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Comedian Mo Amer Takes His Refugee Experience To Netflix

posted on: Dec 6, 2018

Comedian Mo Amer came to the U.S. as a refugee at the age of 9. He tells NPR’s Michel Martin about his new Netflix comedy special, which brings humor to his experience of growing up.

Comedian Mo Amer Takes His Refugee Experience To Netflix

SOURCE: NPR

MICHEL MARTIN, HOST:

The refugee experience. Now, it’s often in the news these days. And those stories are often sad or thoughtful or even horrifying, but they’re hardly ever a laughing matter. Somehow, though, our next guest manages to talk about his not-always-easy experience of moving to the U.S. as a refugee, and he still makes it hilarious.

Mo Amer moved with his family of Palestinian heritage from Kuwait to Texas when he was 9 years old. And he has mined his experiences to find comedy gold. Now he has a Netflix special out called “The Vagabond,” where he tells many crazy stories, everything from learning Spanish – because people so often assumed he’s Mexican – to being bumped up to first class on a flight, only to find himself seated next to the president’s son, Eric. And Mo Amer is with us now from NPR’s bureau in New York. Mo, thanks so much for talking with us.

MO AMER: Well, thank you so much for having me.

MARTIN: And congratulations on the special and all of that and…

AMER: Thank you.

MARTIN: …Sold-out shows and all of that.

AMER: It’s incredible.

MARTIN: And I want to start with the incident that went viral a few years ago, which was a lot of people’s first introduction to you. A month after President Trump was elected, you sat next to, then, the president-elect’s son, Eric Trump, on an airplane. Now, this is after a campaign in which the president – the now-president made no secret of his desire to make entry to the U.S. more difficult for people from Muslim countries. And I just want to play a little bit. And, yes, we are going to bleep some words. So here it is.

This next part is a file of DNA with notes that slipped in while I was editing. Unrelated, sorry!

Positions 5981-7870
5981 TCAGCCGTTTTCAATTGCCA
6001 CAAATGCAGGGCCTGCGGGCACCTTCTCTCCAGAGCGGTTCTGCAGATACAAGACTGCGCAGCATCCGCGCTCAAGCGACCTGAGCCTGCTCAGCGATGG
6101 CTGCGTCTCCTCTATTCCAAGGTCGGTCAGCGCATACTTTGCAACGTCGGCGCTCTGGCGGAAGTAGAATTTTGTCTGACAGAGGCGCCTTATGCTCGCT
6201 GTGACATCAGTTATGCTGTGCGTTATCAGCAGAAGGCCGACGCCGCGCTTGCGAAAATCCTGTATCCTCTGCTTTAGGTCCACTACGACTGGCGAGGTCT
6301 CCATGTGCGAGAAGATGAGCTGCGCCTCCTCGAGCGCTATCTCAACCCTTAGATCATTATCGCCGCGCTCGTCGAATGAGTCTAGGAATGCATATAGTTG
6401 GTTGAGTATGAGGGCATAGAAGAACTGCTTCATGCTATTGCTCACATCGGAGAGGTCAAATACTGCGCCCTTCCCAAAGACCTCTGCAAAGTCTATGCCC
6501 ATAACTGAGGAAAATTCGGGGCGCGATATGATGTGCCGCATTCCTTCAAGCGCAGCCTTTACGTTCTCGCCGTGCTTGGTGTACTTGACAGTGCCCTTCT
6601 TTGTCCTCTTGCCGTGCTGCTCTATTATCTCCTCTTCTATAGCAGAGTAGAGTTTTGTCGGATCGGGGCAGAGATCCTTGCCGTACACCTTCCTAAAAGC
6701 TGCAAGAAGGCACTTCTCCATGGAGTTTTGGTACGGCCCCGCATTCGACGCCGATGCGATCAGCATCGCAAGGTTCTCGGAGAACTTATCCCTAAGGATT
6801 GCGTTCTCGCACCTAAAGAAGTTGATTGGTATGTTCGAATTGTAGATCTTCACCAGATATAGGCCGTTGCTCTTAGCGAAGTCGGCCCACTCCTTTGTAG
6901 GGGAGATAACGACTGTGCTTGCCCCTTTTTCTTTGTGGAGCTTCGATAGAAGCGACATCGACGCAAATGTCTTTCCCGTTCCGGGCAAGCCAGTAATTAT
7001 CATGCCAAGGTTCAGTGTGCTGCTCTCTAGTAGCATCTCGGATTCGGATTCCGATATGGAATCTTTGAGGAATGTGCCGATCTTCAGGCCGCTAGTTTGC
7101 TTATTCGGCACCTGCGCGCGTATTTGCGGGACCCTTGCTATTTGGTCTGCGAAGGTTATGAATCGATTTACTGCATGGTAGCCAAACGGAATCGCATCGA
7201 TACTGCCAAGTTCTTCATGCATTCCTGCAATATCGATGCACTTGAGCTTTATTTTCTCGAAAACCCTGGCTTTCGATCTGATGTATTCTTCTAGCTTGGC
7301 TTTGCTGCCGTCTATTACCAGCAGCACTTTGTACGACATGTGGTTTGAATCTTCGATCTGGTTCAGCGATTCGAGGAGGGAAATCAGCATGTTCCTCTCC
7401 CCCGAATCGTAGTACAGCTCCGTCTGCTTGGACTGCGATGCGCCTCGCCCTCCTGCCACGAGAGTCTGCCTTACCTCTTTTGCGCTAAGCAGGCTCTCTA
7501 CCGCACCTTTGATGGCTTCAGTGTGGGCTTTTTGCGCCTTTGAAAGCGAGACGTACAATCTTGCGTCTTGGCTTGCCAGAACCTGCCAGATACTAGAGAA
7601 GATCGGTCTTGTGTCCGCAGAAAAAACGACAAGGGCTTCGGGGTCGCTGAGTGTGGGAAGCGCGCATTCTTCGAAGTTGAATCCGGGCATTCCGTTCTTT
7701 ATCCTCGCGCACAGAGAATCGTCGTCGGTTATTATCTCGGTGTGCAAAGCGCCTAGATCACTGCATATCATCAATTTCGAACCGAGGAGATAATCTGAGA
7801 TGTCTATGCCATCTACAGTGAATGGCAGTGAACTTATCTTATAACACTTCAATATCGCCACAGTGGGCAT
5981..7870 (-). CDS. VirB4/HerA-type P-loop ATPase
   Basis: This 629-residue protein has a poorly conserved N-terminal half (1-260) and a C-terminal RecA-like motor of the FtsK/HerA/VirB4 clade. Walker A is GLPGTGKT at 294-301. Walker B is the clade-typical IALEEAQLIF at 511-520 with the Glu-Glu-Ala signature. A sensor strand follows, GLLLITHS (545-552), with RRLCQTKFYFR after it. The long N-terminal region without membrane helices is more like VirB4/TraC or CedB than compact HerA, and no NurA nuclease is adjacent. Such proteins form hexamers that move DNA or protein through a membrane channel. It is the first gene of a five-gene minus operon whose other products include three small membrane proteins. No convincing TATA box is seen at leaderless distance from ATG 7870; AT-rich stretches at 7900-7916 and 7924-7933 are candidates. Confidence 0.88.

(SOUNDBITE OF COMEDY SPECIAL, “THE VAGABOND”)

AMER: I just sat down next to him. And I was like, salaam alaikum (ph), Eric. How’s it going, man? He was like, everything’s cool. I was like, yeah, yeah. I’m just messing with you, man. Listen, my name’s Mohammed. I’m Muslim. I’m Arab and a comedian, so I had to mess with you a little bit. And I also came here as a refugee. Too late, [expletive]. I made it, you know? It was nice.

(LAUGHTER)

MARTIN: (Unintelligible). So…

AMER: That’s actually what I said to him, too, by the way. I really did say that…

MARTIN: Really?

AMER: Yeah.

MARTIN: Yeah?

AMER: I really did say that word-for-word. I didn’t care.

MARTIN: Really…

AMER: I was just in the moment. Like, I just came from a flight from Australia, so I was kind of delusional. And I didn’t even know if it was real. I was waiting for somebody to come out – you know? – Ashton Kutcher to come out. You’ve been punk’d, Mohammed, you know? Like, I didn’t know what was going to happen. But I just thought I’d go for it and see what happens…

MARTIN: Did he laugh? Because you were…

AMER: He didn’t. He was just like, yeah…

MARTIN: No?

AMER: And when I took the picture, quite frankly, I didn’t understand the magnitude of the situation. Like, I had no idea. I just thought it was, like, a really funny thing. I sent it as a text to my friends, you know? Then, I sent it to Chappelle, like, ha. Look what happened. I sent it to my, you know, friends of my chat group. Like, oh, this is crazy.

And then, when I woke up in Glasgow, Scotland, and I turned on my phone, I realized the magnitude of the situation. I was like, oh, my God. My phone started just going nuts. Like, it was, you know, like you see in movies when you see the numbers just (unintelligible) start to go up. And he turned on his phone. His thing started going on – his phone started going off. He looked at me. I looked at him. It was like a bad one-night stand. We’re like, maybe we shouldn’t have done this. Maybe we should not have done this. It was one of those.

MARTIN: Well, let’s talk about some – about where you came from. You – that is – actually, the source of a lot of your jokes is arriving from Kuwait. You said your parents didn’t do any research and…

AMER: Yeah.

MARTIN: …Somehow, you landed in Texas, where you were kind of caught between the…

AMER: Yeah. I was used to…

MARTIN: You tell it.